This past weekend, a group of students from Bridgeport’s Great Oaks Charter School took a few hours out of their Saturday to learn a bit about sustainable farming.
The students visited Reservoir Community Farm, one of 14 community gardens run by the Green Village Initiative, a local non-profit whose mission is to create social, economic and environmental change through a unified network of urban farms, community gardens and school gardens.
The morning started out with a tour of the grounds by Ellie Angerame, who runs the Reservoir Community Farm. Ellie, who grew up in Bridgeport, is driven to build a stronger Bridgeport through green initiatives in the Park City: “What gets me up every morning is days like today where I’m working with youth, teenagers, adults who live in Bridgeport and love Bridgeport and want to find ways to make it better… sometimes I feel like figuring that out means getting your hands dirty.”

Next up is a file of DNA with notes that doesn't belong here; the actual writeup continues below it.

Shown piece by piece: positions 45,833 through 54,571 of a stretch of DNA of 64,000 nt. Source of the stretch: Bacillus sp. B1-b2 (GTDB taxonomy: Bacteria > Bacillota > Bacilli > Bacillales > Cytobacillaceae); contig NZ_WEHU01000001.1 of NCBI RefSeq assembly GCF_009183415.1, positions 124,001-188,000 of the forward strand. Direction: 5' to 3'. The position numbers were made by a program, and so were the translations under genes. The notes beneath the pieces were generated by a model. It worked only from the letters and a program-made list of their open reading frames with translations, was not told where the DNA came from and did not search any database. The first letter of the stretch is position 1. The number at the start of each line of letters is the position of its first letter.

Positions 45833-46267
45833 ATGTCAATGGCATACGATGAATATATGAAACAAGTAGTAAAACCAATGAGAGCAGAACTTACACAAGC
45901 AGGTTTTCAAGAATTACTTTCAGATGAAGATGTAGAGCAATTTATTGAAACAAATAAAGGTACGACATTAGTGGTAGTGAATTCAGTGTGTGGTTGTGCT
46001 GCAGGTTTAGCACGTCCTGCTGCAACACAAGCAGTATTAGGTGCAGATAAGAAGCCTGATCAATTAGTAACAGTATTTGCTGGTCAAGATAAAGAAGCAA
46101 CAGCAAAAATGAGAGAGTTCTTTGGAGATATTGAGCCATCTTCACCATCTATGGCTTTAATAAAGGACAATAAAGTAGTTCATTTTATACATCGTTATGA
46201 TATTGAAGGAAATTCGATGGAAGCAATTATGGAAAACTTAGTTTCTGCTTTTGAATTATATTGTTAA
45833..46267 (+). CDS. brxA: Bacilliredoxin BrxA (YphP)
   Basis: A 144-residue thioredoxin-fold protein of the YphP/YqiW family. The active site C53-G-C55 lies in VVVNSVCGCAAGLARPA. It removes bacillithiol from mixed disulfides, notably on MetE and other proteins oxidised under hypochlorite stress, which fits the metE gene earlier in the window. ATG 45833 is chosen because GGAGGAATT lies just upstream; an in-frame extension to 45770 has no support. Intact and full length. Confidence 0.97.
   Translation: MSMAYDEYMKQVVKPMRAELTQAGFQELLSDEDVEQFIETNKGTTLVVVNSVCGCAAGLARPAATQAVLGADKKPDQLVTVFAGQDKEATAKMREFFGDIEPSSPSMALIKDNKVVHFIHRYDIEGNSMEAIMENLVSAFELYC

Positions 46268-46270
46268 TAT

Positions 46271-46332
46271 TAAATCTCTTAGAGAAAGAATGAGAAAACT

The students took Ellie’s lead, diving headfirst into weeding flowerbeds that will play host to soon-to-be-planted spring crops.
Talking with a handful of weeds he had just pulled from the ground, Sakai, a seventh grader, said he volunteered because “I like gardening, getting in the dirt, and being around plants.” Vanae, also a seventh grader and a lifelong Bridgeport resident, said her passion for gardening started with a science experiment in class where they had to grow daises. Volunteering at the farm built on that project, and made her want to start a garden of cucumbers, strawberries, and watermelon one day.
Kait Wood, who mentors and tutors Great Oaks students through AmeriCorps, was a chaperone for the students. She said the day was about “showing students examples of how they can give back to the place they live.” Many of the students who chose to volunteer are part of an ‘Activism’ elective Kait co-teaches, which is available as part of Great Oaks’ afterschool program.